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Linguistic Effects of Political Institutions

Amy H. Liu
The Journal of Politics
Vol. 73, No. 1 (Jan. 14, 2011), pp. 125-139
DOI: 10.1017/s0022381610000915
Stable URL: http://www.jstor.org/stable/10.1017/s0022381610000915
Page Count: 15
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Since scans are not currently available to screen readers, please contact JSTOR User Support for access. We'll provide a PDF copy for your screen reader.
Linguistic Effects of Political Institutions
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Abstract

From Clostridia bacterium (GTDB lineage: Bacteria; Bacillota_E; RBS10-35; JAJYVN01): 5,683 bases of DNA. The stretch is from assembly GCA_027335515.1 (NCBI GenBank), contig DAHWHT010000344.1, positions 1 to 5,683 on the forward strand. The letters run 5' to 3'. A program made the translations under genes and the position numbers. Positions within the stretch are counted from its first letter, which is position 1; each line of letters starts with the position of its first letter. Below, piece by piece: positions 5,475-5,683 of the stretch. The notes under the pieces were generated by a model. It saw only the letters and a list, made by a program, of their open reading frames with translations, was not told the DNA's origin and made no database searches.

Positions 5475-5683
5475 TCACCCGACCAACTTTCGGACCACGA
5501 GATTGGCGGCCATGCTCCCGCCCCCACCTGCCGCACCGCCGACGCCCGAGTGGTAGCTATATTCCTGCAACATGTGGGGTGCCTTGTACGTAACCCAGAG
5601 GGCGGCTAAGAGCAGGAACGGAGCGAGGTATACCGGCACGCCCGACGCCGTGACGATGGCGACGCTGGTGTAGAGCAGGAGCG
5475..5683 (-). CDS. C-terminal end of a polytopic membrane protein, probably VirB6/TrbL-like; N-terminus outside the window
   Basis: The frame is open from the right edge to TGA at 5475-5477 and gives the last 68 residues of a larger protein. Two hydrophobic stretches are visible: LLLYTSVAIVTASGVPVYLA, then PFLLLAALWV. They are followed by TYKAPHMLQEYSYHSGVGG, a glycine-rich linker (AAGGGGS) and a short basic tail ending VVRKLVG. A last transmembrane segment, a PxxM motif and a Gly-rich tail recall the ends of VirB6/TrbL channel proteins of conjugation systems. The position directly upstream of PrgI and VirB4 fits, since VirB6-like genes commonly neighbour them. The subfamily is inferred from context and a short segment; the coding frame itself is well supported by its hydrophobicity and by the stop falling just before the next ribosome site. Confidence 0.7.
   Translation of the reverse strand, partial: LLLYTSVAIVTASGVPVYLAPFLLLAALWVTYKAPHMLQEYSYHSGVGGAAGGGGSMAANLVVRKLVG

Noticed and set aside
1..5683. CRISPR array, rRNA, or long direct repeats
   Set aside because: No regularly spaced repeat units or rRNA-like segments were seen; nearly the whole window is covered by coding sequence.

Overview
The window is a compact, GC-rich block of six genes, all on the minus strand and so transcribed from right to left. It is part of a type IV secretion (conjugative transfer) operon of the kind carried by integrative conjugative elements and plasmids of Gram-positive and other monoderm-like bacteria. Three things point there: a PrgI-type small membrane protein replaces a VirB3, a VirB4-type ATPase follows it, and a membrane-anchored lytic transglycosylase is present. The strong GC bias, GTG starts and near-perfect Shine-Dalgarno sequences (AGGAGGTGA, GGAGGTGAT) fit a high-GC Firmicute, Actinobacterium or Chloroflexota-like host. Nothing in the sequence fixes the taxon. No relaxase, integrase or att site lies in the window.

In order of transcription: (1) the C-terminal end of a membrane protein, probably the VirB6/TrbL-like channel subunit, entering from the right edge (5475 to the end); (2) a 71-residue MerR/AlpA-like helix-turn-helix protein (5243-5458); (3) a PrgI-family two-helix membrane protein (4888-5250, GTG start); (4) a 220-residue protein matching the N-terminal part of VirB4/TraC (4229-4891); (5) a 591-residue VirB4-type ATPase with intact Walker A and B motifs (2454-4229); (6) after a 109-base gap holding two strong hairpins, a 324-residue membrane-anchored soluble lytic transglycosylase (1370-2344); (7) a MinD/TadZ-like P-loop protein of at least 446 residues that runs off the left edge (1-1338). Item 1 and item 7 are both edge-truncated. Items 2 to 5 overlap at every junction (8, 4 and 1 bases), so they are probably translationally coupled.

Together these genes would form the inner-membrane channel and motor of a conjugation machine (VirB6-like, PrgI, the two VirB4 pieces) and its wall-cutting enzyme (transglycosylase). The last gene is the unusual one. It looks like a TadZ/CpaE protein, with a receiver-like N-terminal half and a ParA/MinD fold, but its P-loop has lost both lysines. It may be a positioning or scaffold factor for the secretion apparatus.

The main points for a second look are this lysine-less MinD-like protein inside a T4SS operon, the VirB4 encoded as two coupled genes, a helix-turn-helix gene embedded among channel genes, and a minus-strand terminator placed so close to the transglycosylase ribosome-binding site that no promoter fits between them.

What are the linguistic effects of political institutions? Are consensus-building, power-sharing democracies more likely to recognize minority languages? In this article, I argue (1) power-sharing institutions—proportional electoral rules, parliamentary systems, and federalism—are less likely to recognize minority languages than their moderation-inducing, power-concentrating counterparts; but (2) if there is recognition, the level of recognition is actually greater in the former than in the latter. By testing this argument using a newly constructed language-in-education barometer, I find a significant and robust relationship between political institutions and minority language recognition.

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